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I'm writing a test and I want to capture the messages sent on STDOUT by the tested method. Here is my code:

@Test
public void testAction() throws IllegalArgumentException, NoSuchMethodException, IllegalAccessException, InvocationTargetException,
        CmdLineException, IOException {
    PrintStream originalSTDOUT = System.out;
    ByteArrayOutputStream baos = new ByteArrayOutputStream();
    PrintStream ps = new PrintStream(baos);

    try {
        System.setOut(ps);

        // Call to the method that will print text to STDOUT...

        ps.flush();
        String batchLog = baos.toString("UTF-8");
        assertTrue("Invalid exception text !", batchLog.contains("my expected text..."));
    } finally {
        System.setOut(originalSTDOUT);//Restore original STDOUT
        originalSTDOUT.write(baos.toByteArray());// Write back to STDOUT, even if I comment this line, outputs go to STDOUT... 

        ps.close();
    }
}

Unfortunately, batchLog is always empty although I can still read the expected text to STDOUT.

The method that will print text to STDOUT in fact catch an exception. It then passes it to a Logger like below:

log.warn("An error has occured:", e);

where e is the exception raised in the method I call in my test.

The Logger uses this appender for printing its messages: org.apache.log4j.ConsoleAppender. No special configuration is applied to this appender.

What am I missing ?

P.S.: This SO answer is interesting but it doesn't work for me since the ConsoleAppender is already created before the StandardOutputStreamLog rule can act.

Java 6
Junit 4.10

share|improve this question
    
How does the method print text? System.setOut only changes the value of the System.out field; it may use a cached value of the field or use some other means of writing to stdout. – Joni Aug 12 '13 at 11:28
1  
The code works fine as a standalone main method. Check your JUnit setup and teardown methods. Problem's somewhere else. – Ravi Thapliyal Aug 12 '13 at 11:31
    
Can't reproduce this with a normal System.out.println(...), how u print text to stdout? – d0x Aug 12 '13 at 11:32
    
@Joni I have updated my post by adding how the method prints text to stdout. – Stephan Aug 12 '13 at 12:31
2  
Since you're using Log4J can't you just change the logging configuration? The ConsoleAppender class uses whatever was the value of System.out when the appender was created; by the time your test executes it's too late to change it. See the source: docjar.com/html/api/org/apache/log4j/ConsoleAppender.java.html – Joni Aug 12 '13 at 12:36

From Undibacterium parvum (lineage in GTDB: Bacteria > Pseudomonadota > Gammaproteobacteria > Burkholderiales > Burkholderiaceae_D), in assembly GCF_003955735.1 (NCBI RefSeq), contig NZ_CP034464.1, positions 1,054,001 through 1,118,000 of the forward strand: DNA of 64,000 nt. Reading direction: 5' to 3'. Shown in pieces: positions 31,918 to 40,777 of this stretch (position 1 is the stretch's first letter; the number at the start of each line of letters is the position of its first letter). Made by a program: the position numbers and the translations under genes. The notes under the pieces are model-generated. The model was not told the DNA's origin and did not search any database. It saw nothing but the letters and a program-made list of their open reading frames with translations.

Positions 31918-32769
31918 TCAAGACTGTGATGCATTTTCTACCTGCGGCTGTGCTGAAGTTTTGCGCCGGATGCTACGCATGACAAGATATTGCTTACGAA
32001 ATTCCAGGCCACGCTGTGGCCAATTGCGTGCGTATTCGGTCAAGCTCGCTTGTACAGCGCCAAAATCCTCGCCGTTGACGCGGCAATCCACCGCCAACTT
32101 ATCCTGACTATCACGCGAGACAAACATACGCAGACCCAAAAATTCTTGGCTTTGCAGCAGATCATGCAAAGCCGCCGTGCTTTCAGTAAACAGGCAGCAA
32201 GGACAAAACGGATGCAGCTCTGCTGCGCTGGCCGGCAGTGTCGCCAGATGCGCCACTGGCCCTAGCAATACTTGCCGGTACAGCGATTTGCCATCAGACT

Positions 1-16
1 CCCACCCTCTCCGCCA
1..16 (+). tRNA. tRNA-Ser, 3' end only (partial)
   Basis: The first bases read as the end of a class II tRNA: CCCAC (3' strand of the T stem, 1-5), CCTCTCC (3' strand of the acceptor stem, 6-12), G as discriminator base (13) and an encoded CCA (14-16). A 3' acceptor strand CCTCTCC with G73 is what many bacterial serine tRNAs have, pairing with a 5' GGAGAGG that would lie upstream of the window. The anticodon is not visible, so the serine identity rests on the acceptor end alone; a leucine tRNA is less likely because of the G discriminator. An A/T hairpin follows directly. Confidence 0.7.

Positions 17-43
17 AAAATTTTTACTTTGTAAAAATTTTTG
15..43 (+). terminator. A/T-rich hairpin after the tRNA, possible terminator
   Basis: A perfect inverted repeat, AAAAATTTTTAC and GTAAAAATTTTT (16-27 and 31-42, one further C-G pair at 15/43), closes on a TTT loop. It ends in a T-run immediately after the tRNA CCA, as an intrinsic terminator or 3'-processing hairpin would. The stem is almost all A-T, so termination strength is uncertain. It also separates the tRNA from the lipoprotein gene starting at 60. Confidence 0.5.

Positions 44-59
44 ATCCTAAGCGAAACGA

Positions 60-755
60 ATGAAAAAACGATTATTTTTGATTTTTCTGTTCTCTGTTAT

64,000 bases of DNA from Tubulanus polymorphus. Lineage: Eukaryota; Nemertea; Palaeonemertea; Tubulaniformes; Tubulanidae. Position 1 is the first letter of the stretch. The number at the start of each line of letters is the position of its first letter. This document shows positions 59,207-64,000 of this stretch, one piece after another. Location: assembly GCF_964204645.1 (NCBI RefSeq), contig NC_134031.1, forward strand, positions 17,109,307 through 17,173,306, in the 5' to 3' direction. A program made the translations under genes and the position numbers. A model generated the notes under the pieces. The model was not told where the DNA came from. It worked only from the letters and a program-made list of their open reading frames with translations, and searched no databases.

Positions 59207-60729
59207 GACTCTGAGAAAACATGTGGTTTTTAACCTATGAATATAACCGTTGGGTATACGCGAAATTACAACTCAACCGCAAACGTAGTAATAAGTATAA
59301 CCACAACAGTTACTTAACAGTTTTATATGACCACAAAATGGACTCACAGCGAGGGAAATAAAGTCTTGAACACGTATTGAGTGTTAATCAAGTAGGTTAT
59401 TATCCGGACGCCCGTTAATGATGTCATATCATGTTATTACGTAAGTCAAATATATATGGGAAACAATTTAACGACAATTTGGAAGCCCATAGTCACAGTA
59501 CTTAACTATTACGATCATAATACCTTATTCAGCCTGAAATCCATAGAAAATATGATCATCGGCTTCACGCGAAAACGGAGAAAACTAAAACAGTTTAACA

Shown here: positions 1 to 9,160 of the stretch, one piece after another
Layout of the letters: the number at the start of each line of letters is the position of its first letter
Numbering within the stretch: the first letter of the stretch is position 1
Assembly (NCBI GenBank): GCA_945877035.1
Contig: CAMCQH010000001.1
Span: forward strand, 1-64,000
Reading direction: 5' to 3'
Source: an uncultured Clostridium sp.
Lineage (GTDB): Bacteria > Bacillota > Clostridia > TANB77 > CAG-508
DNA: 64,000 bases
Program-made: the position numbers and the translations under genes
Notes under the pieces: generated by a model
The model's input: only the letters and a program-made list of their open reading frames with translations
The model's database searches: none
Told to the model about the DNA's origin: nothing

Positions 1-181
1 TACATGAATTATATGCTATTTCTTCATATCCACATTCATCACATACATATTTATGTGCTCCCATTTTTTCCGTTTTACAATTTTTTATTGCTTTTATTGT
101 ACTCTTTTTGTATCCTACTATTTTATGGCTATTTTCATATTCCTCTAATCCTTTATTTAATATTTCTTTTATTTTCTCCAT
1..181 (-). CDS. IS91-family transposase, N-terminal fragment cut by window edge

up vote 6 down vote accepted

I finally solved my problem !

My first attempt was wrong because I redirect the STDOUT too late as @Joni stated in his comments: ConsoleAppender is already created.

Since, the exception message is handled by a Logger, I decided to add a WriterAppender backed by a StringWriter to it in order to get the message.

Here is my working solution:

@Test
public void testAction() throws IllegalArgumentException, NoSuchMethodException, IllegalAccessException, InvocationTargetException,
        CmdLineException, IOException {

        // Setup WriterAppender
        Writer w = new StringWriter();
        Layout l = new PatternLayout("%m%n");

        WriterAppender wa = new WriterAppender(l, w);
        wa.setEncoding("UTF-8");
        wa.setThreshold(Level.ALL);
        wa.activateOptions();// WriterAppender does nothing here, but I like defensive code...

        // Add it to logger
        Logger log = Logger.getLogger(ExceptionHandler.class);// ExceptionHandler is the class that contains this code : `log.warn("An error has occured:", e);'
        log.addAppender(wa);

        try {
             // Call to the method that will print text to STDOUT...

             String batchLog = w.toString();
             assertTrue("Invalid exception text !", batchLog.contains("my expected text..."));
        } finally {
             // Cleanup everything...
             log.removeAppender(wa);
             wa.close();
        }
}
share|improve this answer
    
Nice one, I like! – Marcel Stör Jun 4 '15 at 8:10

Slightly off topic, but in case some people (like me, when I first found this thread) might be interested in capturing log output via SLF4J, commons-testing's JUnit @Rule might help:

public class FooTest {
    @Rule
    public final ExpectedLogs logs = new ExpectedLogs() {{
        captureFor(Foo.class, LogLevel.WARN);
    }};

    @Test
    public void barShouldLogWarning() {
        assertThat(logs.isEmpty(), is(true)); // Nothing captured yet.

        // Logic using the class you are capturing logs for:
        Foo foo = new Foo();
        assertThat(foo.bar(), is(not(nullValue())));

        // Assert content of the captured logs:
        assertThat(logs.isEmpty(), is(false));
        assertThat(logs.contains("Your warning message here"), is(true));
    }
}

Disclaimer:

  • I developed this library since I could not find any suitable solution for my own needs.
  • Only bindings for log4j, log4j2 and logback are available at the moment, but I am happy to add more.
share|improve this answer
    
Interesting work ! – Stephan Dec 11 '14 at 10:04

Try enabling the autoflushing true on PrintStream:

PrintStream ps = new PrintStream(baos,true);
share|improve this answer

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